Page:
https://orcid.org/0000-0001-8908-1529 Brad S. Coates
Date of this Version
Coates et al. BMC Genomics (2021) 22:639
Background: Resistance of pest insect species to insecticides, including B. thuringiensis (Bt) pesticidal proteins expressed by transgenic plants, is a threat to global food security. Despite the western corn rootworm, Diabrotica virgifera virgifera, being a major pest of maize and having populations showing increasing levels of resistance to hybrids expressing Bt pesticidal proteins, the cell mechanisms leading to mortality are not fully understood.
Results: Twenty unique RNA-seq libraries from the Bt susceptible D. v. virgifera inbred line Ped12, representing all growth stages and a range of different adult and larval exposures, were assembled into a reference transcriptome. Ten-day exposures of Ped12 larvae to transgenic Bt Cry3Bb1 and Gpp34/Tpp35Ab1 maize roots showed significant differential expression of 1055 and 1374 transcripts, respectively, compared to cohorts on non-Bt maize. Among these, 696 were differentially expressed in both Cry3Bb1 and Gpp34/Tpp35Ab1 maize exposures. Differentially-expressed transcripts encoded protein domains putatively involved in detoxification, metabolism, binding, and transport, were, in part, shared among transcripts that changed significantly following exposures to the entomopathogens Heterorhabditis bacteriophora and Metarhizium anisopliae. Differentially expressed transcripts in common between Bt and entomopathogen treatments encode proteins in general stress response pathways, including putative Bt binding receptors from the ATP binding cassette transporter superfamily. Putative caspases, pro- and anti-apoptotic factors, as well as endoplasmic reticulum (ER) stress-response factors were identified among transcripts uniquely up-regulated following exposure to either Bt protein.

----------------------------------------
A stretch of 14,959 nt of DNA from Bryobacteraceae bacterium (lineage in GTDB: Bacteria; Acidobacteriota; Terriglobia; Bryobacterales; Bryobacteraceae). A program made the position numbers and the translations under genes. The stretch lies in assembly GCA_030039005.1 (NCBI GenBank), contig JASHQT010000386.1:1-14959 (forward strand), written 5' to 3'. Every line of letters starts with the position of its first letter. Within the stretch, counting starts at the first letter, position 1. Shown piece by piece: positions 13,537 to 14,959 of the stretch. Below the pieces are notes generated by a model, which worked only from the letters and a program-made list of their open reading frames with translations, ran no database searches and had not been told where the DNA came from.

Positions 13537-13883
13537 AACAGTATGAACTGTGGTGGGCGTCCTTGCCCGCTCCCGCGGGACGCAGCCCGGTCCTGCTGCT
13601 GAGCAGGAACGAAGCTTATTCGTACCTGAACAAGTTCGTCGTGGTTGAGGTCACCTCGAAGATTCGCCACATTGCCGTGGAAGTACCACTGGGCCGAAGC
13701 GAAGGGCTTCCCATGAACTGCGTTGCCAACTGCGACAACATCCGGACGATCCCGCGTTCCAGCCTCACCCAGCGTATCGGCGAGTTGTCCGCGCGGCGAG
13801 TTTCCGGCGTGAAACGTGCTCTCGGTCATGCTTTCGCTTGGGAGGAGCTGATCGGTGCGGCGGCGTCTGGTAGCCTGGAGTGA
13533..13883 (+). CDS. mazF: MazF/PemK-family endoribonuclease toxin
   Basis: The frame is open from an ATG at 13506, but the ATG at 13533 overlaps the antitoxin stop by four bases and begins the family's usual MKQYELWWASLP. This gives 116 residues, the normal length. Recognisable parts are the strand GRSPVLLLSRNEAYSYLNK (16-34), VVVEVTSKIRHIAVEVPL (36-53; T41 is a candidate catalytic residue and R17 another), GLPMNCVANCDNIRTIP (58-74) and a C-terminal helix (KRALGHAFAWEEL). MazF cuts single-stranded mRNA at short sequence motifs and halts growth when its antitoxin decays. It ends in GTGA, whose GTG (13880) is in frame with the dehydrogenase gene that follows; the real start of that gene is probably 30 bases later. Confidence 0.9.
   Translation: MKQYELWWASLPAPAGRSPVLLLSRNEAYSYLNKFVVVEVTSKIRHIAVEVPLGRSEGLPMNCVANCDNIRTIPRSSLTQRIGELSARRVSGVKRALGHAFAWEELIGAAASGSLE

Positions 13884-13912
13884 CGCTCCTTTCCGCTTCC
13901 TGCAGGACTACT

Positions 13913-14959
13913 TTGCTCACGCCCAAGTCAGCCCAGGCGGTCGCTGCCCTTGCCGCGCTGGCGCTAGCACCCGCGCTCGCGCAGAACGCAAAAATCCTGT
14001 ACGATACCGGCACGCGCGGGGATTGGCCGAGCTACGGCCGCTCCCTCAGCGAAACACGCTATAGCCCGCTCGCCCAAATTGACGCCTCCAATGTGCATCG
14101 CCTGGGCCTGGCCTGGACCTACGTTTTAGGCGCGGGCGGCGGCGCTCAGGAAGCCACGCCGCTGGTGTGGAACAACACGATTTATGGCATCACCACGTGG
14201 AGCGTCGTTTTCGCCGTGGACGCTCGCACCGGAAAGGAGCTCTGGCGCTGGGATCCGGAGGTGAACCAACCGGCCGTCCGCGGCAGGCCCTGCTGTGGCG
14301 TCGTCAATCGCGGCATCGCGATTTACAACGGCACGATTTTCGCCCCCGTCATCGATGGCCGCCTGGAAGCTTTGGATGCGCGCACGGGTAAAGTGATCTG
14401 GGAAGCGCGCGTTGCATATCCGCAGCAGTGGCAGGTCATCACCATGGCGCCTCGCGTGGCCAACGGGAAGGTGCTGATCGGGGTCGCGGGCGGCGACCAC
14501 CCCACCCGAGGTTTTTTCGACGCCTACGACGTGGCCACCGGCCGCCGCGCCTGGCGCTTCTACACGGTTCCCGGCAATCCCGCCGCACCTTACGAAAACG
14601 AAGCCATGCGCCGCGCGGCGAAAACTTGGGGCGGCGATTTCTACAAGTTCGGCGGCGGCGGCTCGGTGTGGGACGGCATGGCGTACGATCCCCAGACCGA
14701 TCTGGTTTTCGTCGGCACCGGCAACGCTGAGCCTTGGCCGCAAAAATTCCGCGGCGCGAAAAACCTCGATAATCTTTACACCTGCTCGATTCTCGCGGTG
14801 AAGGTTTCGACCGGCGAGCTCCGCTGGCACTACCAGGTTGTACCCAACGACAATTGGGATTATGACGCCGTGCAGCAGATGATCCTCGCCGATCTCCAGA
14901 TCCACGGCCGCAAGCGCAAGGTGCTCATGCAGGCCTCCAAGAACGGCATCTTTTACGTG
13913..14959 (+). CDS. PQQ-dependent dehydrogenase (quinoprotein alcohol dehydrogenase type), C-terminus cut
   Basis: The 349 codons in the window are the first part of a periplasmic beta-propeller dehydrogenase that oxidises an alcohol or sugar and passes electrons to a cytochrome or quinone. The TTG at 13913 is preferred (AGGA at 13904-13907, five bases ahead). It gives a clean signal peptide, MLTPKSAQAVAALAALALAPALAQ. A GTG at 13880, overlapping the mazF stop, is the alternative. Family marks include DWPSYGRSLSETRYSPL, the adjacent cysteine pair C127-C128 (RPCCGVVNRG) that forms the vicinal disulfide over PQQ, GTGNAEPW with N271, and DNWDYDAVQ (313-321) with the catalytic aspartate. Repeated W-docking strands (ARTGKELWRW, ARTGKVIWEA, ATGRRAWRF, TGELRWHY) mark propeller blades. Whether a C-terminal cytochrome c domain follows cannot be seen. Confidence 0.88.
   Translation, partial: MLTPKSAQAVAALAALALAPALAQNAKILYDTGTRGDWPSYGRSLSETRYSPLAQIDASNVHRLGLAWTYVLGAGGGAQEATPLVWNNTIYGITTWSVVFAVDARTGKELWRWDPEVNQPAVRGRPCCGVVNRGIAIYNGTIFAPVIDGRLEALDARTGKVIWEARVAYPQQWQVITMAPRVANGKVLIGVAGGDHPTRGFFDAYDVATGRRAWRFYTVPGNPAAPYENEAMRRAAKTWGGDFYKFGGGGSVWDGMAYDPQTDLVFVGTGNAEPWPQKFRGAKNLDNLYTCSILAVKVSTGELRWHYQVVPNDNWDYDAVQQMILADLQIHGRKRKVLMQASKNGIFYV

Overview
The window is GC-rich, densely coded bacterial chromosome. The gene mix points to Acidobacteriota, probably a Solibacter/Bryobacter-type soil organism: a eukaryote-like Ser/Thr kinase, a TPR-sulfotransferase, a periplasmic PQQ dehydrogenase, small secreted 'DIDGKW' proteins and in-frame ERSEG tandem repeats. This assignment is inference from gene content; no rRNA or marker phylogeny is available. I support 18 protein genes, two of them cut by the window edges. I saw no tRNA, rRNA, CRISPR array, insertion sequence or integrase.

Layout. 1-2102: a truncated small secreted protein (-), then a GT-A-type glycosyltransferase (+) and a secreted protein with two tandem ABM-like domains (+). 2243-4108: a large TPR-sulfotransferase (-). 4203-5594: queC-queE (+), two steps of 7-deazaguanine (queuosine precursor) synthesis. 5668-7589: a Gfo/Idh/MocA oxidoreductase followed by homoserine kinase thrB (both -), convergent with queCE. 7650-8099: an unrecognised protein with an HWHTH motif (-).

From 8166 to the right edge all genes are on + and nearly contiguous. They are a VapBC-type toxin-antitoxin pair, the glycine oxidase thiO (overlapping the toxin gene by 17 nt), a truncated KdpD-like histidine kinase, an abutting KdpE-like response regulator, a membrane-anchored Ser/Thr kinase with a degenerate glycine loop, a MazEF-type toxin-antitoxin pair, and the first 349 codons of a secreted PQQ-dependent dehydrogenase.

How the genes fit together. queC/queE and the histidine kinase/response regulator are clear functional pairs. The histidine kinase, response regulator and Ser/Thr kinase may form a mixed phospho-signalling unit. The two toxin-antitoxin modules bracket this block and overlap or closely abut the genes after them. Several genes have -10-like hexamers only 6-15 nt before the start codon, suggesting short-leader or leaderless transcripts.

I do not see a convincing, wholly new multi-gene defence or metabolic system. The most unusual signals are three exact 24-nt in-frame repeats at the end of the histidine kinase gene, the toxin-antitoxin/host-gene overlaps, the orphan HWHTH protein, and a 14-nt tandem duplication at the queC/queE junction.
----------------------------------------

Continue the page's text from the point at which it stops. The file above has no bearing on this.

Conclusions: Our study suggests that the up-regulation of genes involved in ER stress management and apoptotic progression may be important in determining cell fate following exposure of susceptible D. v. virgifera larvae to Bt maize roots. This study provides novel insights into insect response to Bt intoxication, and a possible framework for future investigations of resistance mechanisms.